Tuesday, February 18, 2014
Review of Wittgenstein's Poker
A beginner-friendly and amusing introduction to 20th century philosophy, the study of which can often be so abstruse, and eventually so specialized, that pursuing this subject often only interests the most diehard of academics. However, the setting for this book’s approachable overview of that era’s central philosophical perspectives is the legendary clash between Ludwig Wittgenstein and Karl Popper. When these two intellectual behemoths tangled, the concussion was enough to stun, enrage, and embitter those in attendance at was supposed to be an ordinary night of lecture and debate at the Moral Science Club at Cambridge. It is amazing to read the near-thespian pettiness of the fallout in the form of letters written years later by witnesses that attempt to vindicate the reputation of one rival or the other, and the first-hand accounts that were later censured for their own colorful version of the episode keep it sweet, scandalous, and still-around to be circulated for another hilarious century or two.
Wittgenstein, the rival that attracts most people to the debate, as the title suggests, is probably the most-renowned name in all of modern philosophy and has been placed by many in the pantheon of the most powerful wizards of all time. Oops, I mean ‘philosophers’. His ideas are often hard to comprehend by the uninitiated. He was often harshly criticized by his colleagues and philosophical “equals” (my quotations added to expose their mommas’ assurances that Wittgenstein “was just jealous”) as esoteric, so if they had a hard time understanding him, one can understand why, for the rest of us, trying to learn his philosophy is daunting at first. This book, however, was a cordial welcome to understand the man behind the ideas, and it offered a chewed up (and digested I’m sure) version of his contributions to philosophy that a layman can appreciate. Concepts positing language as a labyrinthine fly bottle, a linguistic puzzle that must be solved to get at a basic understanding of life, become quickly interesting when employed as veritable hoots and hollers fomenting a schoolyard brawl between two champions while readers like myself circle around and prevent any escape.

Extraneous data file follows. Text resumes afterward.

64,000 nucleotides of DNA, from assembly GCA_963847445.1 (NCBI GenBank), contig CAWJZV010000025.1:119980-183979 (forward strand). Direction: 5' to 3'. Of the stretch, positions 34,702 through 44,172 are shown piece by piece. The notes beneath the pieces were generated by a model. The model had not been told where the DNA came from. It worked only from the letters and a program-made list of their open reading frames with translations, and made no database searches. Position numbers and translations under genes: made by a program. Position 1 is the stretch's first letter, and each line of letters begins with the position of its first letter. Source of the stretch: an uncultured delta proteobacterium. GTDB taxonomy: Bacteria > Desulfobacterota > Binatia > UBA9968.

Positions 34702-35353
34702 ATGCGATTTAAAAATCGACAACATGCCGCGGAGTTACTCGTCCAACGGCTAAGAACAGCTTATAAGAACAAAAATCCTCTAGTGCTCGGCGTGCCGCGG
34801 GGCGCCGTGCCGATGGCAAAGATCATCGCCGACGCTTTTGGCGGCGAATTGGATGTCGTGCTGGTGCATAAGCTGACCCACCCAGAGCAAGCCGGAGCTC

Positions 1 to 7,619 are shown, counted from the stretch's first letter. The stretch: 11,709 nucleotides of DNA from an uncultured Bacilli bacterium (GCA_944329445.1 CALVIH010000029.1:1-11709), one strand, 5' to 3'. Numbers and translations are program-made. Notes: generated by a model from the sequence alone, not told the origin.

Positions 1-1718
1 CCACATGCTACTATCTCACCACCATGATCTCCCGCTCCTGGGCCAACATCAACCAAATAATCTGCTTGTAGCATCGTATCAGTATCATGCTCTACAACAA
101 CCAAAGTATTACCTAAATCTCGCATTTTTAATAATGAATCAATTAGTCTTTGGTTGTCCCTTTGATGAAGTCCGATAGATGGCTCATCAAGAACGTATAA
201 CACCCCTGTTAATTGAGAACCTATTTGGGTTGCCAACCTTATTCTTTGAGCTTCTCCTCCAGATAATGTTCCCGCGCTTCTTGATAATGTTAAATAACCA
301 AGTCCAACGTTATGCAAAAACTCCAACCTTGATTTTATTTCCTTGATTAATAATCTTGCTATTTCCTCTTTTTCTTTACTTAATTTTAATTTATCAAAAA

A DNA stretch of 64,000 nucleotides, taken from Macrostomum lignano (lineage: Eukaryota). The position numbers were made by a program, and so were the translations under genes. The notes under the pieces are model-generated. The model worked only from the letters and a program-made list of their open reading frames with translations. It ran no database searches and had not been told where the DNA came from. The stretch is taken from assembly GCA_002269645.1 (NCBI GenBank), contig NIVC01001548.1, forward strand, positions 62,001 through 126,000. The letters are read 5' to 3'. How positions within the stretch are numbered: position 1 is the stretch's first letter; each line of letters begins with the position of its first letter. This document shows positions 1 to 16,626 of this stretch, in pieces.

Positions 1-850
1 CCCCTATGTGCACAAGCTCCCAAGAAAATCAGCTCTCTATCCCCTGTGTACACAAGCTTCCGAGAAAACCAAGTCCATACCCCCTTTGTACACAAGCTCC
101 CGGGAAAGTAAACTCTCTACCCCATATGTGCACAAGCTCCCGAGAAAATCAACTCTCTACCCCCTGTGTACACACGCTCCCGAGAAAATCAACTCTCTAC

Karl Popper was the challenger. Popper is almost a no-name in philosophy today, especially when sized next to Wittgenstein’s titanic presence as probably the greatest revolutionary since Immanuel Kant. Popper's primary achievements were countering the methods of logical positivism which were much in vogue at the time, though his philosophy may look to some as the same. He contended that philosophical problems do indeed exist, as opposed to Wittgensteinian language ‘puzzles’ that he felt keeps one from committing to some sense of reality. Wittgenstein would say, rather, that he was “turning latent nonsense into patent nonsense’.
In my estimation, it seemed like both of the philosophers were jerks, as corroborated by the testimony of those closest to them! My final verdict, though, is that Popper appeared more resentful and angry than Wittgenstein (as limned by the authors), while Wittgenstein’s egoism seems to have been provoked by the insouciant philosophy and aloof, self-righteous inaction of higher academics. It may not have been detrimental in all cases that Wittgenstein viewed himself as a hero succoring philosophy from the hands of crooked and careless masters, validating the common man who needs practical understanding, hope, and some amount of genuine trust in himself to make better choices.
Fascinating story, and immensely helpful in broaching big ideas.